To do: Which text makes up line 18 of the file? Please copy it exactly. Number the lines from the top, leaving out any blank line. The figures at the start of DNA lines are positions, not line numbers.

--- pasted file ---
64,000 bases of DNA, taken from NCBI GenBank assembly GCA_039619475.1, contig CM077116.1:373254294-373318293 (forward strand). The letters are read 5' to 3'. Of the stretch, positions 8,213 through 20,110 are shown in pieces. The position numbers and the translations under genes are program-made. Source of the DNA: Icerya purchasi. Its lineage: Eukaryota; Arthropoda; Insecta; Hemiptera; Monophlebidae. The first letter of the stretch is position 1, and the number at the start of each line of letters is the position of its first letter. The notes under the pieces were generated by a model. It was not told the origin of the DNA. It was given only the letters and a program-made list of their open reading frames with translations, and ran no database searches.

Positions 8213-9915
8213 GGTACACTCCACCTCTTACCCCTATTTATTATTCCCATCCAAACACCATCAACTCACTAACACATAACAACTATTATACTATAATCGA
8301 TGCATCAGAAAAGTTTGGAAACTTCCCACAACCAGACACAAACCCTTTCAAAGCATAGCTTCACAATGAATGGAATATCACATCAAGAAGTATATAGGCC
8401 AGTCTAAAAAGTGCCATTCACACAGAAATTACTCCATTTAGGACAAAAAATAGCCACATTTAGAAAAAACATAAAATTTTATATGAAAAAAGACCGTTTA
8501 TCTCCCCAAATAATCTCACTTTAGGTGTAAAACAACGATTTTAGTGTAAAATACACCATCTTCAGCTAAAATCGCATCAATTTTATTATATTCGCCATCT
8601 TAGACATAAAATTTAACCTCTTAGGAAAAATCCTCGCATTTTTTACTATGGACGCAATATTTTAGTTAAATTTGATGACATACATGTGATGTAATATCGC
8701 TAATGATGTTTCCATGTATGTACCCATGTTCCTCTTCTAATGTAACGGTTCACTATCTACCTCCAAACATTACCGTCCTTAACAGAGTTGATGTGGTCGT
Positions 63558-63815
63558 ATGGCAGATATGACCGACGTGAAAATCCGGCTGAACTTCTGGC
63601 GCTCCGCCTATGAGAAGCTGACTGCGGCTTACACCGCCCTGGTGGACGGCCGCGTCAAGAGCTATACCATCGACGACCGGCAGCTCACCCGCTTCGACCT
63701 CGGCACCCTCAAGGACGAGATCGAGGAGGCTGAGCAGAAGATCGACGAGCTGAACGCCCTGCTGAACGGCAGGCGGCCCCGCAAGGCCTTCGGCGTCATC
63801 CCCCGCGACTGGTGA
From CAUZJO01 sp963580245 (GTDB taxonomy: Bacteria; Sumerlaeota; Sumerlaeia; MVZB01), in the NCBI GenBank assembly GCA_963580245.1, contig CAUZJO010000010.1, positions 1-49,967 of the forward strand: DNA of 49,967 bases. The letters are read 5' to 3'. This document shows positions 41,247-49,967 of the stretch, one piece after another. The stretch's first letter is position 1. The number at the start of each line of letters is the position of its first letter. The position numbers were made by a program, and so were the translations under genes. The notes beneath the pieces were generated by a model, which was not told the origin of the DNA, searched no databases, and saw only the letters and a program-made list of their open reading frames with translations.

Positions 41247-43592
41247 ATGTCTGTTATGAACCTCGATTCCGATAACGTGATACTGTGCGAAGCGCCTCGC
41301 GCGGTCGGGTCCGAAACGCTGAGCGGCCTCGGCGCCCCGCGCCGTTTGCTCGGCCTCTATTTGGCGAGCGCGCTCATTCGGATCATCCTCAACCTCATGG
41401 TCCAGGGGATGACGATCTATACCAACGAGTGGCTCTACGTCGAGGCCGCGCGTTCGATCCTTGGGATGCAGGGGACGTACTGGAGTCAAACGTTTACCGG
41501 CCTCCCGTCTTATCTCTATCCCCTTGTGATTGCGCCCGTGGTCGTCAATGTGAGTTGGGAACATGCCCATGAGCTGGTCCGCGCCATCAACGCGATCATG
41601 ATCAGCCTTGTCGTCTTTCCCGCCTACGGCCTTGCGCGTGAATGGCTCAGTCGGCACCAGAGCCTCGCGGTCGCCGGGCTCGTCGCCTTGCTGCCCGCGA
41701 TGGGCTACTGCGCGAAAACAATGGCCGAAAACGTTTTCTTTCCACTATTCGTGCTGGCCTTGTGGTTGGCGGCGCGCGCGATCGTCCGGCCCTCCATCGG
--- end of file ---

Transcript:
41401 TCCAGGGGATGACGATCTATACCAACGAGTGGCTCTACGTCGAGGCCGCGCGTTCGATCCTTGGGATGCAGGGGACGTACTGGAGTCAAACGTTTACCGG